But there is a problem in modern food that cripples our sensory food input—chemical flavor enhancers that are literally designed to fool and trick our senses, so our bodies think they are eating something they are not.
These chemicals create the equivalent of hallucinations for our taste buds, and appetite regulation system. They are completely legal, and fool the natural system we have for regulating our appetite and desiring food.
The only way to avoid them is to eat real food only, and avoid all factory foods.
Factory Foods Are Designed to Fool Our Senses
The food industry depends on foods raised as cheaply as possible, and demands that these foods have a long shelf life. The problem for the food industry is that the natural taste, sight, and smell of such foods is not very good, and people’s senses would reject them. The first factory foods that were introduced were almost completely rejected by the public, because their senses rejected them.
The food industry turned to science, and science came up with chemical flavor enhancers, and chemicals that change the very appearance, taste, and smell of the food. These enhancers are designed to trick the senses into thinking that a food is much more desirable than it is, and some of them actually make people want to eat more of that food.
Tricking the Eyes
These techniques fool the eyes by using chemicals to change the natural appearance of the food. One example is the use of carbon monoxide gas to make factory meat appear red, rather than brown or gray.
This fools the eyes, which do not find brownish or grayish raw meat appealing.
Other such techniques include putting chemical waxes on fruits, using gas to give a ripe appearance to fruits and vegetables, using chemical dyes in food, and others.
Tricking the Nose
The natural smell of factory food is often very bad. The food industry uses many different chemicals and processing techniques to remove the bad smells, and other chemicals to give a bland or enticing smell. This totally deceives our sense of smell.
Tricking the Taste
The natural taste of many factory foods is vile, and people will not eat food that tastes so bad. But chemicals are used in many products to hide the natural bad taste and add a good taste.
Factory foods are often bleached and deodorized with chemicals, to kill the horrible smell and taste of items like unfermented soy.
Chemical flavor enhancers are added to all kinds of foods. Scientists are able to use chemicals to add almost any desired taste to a particular food, and are constantly developing new artificial tastes. These chemicals not only make the food taste much better than it would naturally, but can fool our bodies into thinking they are eating something they are not. This confuses the digestive system and the appetite.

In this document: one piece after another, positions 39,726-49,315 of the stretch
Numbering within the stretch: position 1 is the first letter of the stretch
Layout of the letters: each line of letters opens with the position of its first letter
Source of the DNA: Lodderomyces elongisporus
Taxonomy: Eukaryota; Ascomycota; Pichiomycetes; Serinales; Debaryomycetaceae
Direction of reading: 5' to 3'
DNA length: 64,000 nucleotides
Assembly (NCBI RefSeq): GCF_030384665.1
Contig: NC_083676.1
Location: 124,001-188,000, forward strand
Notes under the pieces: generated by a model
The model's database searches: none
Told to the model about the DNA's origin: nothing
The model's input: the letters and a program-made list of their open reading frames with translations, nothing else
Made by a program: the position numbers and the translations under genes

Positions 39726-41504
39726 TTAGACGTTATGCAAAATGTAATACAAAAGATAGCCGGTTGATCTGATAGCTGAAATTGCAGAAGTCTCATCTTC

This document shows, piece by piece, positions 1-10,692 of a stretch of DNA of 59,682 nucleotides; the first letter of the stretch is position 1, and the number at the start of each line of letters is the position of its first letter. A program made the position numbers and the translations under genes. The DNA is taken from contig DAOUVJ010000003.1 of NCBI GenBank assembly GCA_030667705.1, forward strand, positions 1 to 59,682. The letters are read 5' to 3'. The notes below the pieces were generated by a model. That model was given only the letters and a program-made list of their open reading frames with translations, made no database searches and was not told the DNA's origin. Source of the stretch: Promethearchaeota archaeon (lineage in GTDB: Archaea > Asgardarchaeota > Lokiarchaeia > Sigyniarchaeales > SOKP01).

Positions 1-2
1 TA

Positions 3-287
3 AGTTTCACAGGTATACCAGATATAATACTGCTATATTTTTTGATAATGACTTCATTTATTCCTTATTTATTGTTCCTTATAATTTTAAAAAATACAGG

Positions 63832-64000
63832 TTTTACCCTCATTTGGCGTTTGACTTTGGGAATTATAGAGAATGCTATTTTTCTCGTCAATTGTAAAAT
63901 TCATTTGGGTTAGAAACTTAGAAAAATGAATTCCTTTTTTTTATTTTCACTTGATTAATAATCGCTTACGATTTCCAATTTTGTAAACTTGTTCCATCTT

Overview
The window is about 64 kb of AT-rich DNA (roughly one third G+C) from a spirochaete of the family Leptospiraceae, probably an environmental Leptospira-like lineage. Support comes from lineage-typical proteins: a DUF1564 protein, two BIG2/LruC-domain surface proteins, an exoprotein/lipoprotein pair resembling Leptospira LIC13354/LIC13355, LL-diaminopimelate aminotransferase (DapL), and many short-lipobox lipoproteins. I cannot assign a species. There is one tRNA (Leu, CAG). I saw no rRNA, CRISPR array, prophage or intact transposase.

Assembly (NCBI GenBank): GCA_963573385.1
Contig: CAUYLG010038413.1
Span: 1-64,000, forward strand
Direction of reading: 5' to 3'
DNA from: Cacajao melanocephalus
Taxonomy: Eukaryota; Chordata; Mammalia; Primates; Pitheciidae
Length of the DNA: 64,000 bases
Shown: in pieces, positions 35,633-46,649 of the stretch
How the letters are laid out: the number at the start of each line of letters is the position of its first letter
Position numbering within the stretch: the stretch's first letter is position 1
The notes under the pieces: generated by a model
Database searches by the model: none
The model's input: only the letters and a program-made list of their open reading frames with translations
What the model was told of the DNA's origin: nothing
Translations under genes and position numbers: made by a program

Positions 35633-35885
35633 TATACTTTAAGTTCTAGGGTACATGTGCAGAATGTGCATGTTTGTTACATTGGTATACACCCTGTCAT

Chemicals are also added to many factory foods that make people want to eat more of the food, just because of the chemical. This causes many people to overeat, and is believed to be a huge cause of the rampant obesity that plagues the modern world.
When You Only Eat Real Food, It Is Natural to Eat Only what You Need
By avoiding foods with chemicals, we set our senses free to do their job of regulating our diet. It may take a while, but I have found that my senses tell me what I want to eat, and how much. When I have eaten enough of a certain food, I am no longer hungry for it. When I stop eating, I am happy, content, satisfied, and never stuffed or uncomfortable. I have no digestive problems when I eat real food. I can trust my senses to tell me what to eat, and how much, because they are not fooled with chemicals. And my health has improved so much.
As more and more people are giving up factory food for something real, the industry has come up with a sleazy, deceptive argument to get us back to buying their chemical-filled concoctions—guilt.
If you try to avoid toxins, GMOs, chemicals, and try to eat the pure foods of our ancestors, you are a snob, and a bad person.
This is absolute nonsense, and I have written a guest blog explaining why.